Creme brulee captures all the magic of the Imbolc season in one little ceramic dish.
This classic french dessert incorporates early spring ingredients like fresh cream, berries and snowy sugar.
As the icy morning frost yields to cool spring dew, take a moment to relish the warmth of cold-weather kitchen witchery.
Creme Brulee and Kitchen Witch Symbolism
In kitchen magic, creme brulee represents winter giving way to spring.
The crunchy hard crust of caramelized sugar can be likened to a layer of ice over the softening spring earth.
Creme itself calls to mind the strong associations of milk and dairy with the Imbolc holiday.
The egg custard beneath the sugar crust reminds us that Ostara is on its way, and the season of fertile earth soon emerges.
Sometimes called “The Seed Holiday,” Imbolc is a time to bless seeds before you put them in the earth.
In this version of creme brulee, we top the dessert with raspberries.
A single raspberry contains as many as 4,000 seeds.
The raspberries in this recipe represent the potential of the coming spring.
Dairy (especially milk & cream) is a central theme in Imbolc festivals.
It’s traditional to pour an offering of cream or milk in the garden to bless the planting season.
The cream in this dish symbolizes the “white gold” that is seasonal milk & cream.
Considering sourcing it locally at a nearby farm.
Vanilla symbolizes the warmth of love, the hearth fire and abundance.
A single vanilla bean contains thousands of tiny seeds.
Add it to your dish to fill your kitchen and home with compassion, joy and prosperity.
Everyone knows the best part of making creme brulee, hands down, is the part where you get to play with fire.
But this process of applying fire directly to food corresponds nicely with Imbolc as a fire festival.
Also known as Candlmas, Imbolc encourages us to chase away the darkness of winter by lighting candles.
The use of a torch in this dish calls to mind the thousands of tiny points of light practitioners all over the world ignite during the Imbolc season.
If you don’t already have one, pick up a (affiliate link —–>) kitchen torch, then give yourself the gift of culinary pyromania today.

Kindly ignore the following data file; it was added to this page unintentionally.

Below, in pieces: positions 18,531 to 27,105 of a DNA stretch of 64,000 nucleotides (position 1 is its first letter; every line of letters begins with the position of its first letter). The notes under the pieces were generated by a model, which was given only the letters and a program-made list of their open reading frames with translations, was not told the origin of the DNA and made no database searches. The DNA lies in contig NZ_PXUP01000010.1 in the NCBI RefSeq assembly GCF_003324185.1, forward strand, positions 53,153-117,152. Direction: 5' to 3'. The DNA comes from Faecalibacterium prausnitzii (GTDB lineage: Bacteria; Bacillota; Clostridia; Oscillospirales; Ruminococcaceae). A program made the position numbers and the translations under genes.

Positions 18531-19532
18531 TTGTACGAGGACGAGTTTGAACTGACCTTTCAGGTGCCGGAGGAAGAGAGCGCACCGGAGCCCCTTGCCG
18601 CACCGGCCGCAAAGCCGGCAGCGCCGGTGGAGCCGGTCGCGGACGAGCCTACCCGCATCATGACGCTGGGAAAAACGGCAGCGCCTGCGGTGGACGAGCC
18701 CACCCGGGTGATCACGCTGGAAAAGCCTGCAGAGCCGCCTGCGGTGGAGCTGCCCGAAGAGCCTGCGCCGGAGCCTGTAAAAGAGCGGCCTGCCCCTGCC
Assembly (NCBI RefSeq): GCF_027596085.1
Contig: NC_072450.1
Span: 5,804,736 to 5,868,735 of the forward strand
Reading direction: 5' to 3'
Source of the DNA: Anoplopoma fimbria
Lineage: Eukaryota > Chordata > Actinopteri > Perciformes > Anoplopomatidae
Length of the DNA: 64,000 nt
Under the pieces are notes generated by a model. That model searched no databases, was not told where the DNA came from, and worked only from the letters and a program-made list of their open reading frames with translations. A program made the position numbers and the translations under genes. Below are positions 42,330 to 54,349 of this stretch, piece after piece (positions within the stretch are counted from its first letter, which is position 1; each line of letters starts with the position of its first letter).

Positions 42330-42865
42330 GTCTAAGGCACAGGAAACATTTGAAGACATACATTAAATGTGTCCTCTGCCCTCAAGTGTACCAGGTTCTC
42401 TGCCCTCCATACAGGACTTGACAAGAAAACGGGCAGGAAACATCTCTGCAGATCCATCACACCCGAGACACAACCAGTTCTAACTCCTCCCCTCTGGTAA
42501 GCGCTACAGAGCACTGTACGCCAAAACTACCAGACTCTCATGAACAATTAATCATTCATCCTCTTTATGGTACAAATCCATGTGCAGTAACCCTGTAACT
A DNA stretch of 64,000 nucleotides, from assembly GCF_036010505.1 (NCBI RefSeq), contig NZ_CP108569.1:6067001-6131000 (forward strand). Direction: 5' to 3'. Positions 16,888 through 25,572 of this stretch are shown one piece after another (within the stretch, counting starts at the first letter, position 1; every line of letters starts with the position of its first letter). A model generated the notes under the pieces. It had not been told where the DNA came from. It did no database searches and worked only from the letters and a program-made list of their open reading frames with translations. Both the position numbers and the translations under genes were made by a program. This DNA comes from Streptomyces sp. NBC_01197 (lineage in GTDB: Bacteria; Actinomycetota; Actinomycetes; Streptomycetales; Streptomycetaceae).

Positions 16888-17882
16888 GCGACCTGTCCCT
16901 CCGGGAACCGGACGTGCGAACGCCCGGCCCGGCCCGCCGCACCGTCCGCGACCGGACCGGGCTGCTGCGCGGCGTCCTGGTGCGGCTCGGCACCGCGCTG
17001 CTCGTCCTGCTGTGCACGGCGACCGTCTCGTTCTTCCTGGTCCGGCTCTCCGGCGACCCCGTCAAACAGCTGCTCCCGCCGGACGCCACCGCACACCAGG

A staple in spring magic, eggs vibrate with potential magical energy.
As a key ingredient in this dish, eggs symbolize potential, fertility and the unfolding of the future.
Consider hand-gathering your eggs at a nearby farm, or procuring them from a friend who raises chickens.
Tips & Tricks
Like many french dishes, the ingredients are simple, but the process itself is an art form.
I picked up a number of tips and tricks from this video.
Here’s a few that I found most useful.
-Allow cream to cool slightly before tempering the eggs to avoid a scrambled mess.
-Make sure that the custard sets but is still jiggly in the middle before allowing it to cool.
-Don’t try to substitute vanilla extract for the vanilla bean.
(Please note: This section may contain affiliate links. Mostly because I want to spare you the drama of trying to track down a reasonably priced vanilla bean at your local grocery store.)
-2 cups heavy whipping cream
-6 eggs yolks
-1 vanilla bean
-2/3 cup sugar + more for the crust
–optional: 1 cup fresh raspberries for garnish
-ceramic or glass baking dish
-medium size sauce pan
-small mixing bowl
Preheat the oven to 300 degrees Fahrenheit.
Meanwhile, put a pot of water on the stove to boil and forget about it. Because you know what they say about watching a pot come to boil.
Okay, bust out your vanilla bean.
If it’s flattened, plump it out a little with your fingers so it’s more rounded. You’ll see what I mean.
With a sharp paring knife, split the bean down t+++++++he center. Then, run the back of the knife through the interior of the bean to scrape out the seeds inside. It looks like a dark brown paste. Like this:
Put a sauce pan on the stove (separate from the pot with the boiling water) and slowly heat the cream on medium-low heat, whisking frequently. Add sugar. Scrape the vanilla bean seeds into the cream, then drop the vanilla bean shell in the pot.
Bring it to a very gentle simmer. Once you see bubbles start to form on the edges, you’re just about where you want to be.
Remove the cream from the stove and allow it to cool for about 15 minutes.
Separate yolks from egg whites and set the egg whites aside for another purpose.
Whisk egg yolks in a bowl. Slowly, about a half cup at a time, add the cream to the bowl. You want to temper the eggs. If you go to fast, you’ll scramble them and this whole situation will go south pretty quickly.
Place ramkins in ceramic or glass baking dish.
Divide custard evenly among the ramkins, but make sure to leave some “head room” at the top.
Go get your pot of water. It should be boiling by now. Pour the water into the space between the ramkins until it comes about 1/2 to 3/4 of the way up the sides of the ramkins.
Be very careful not to splash water inside the ramkins where the cream is.
Place the baking dish in the oven and bake at 300 degrees for 35-50 minutes.
It should be set but jiggly in the middle when it comes out.
Remove the baking dish from the oven. Carefully remove ramkins from the baking dish and allow them to cool for 1 hour before placing them in the refrigerator.
Allow them to set for at least 4 hours and up to 24 hours.
Now for the fun part.
This is the moment you’ve been waiting for.
Get your blow torch. I mean, kitchen torch. Whatever, it’s a baby blow torch, we all know this.
Sprinkle sugar on top of the set custard. You want to coat it thoroughly.
Fire the sugar until it turns golden brown.
If it’s starts to smoke, you’ve gone too far. But don’t worry. Even the burnt bits are pretty tasty.
Top with fresh berries and serve.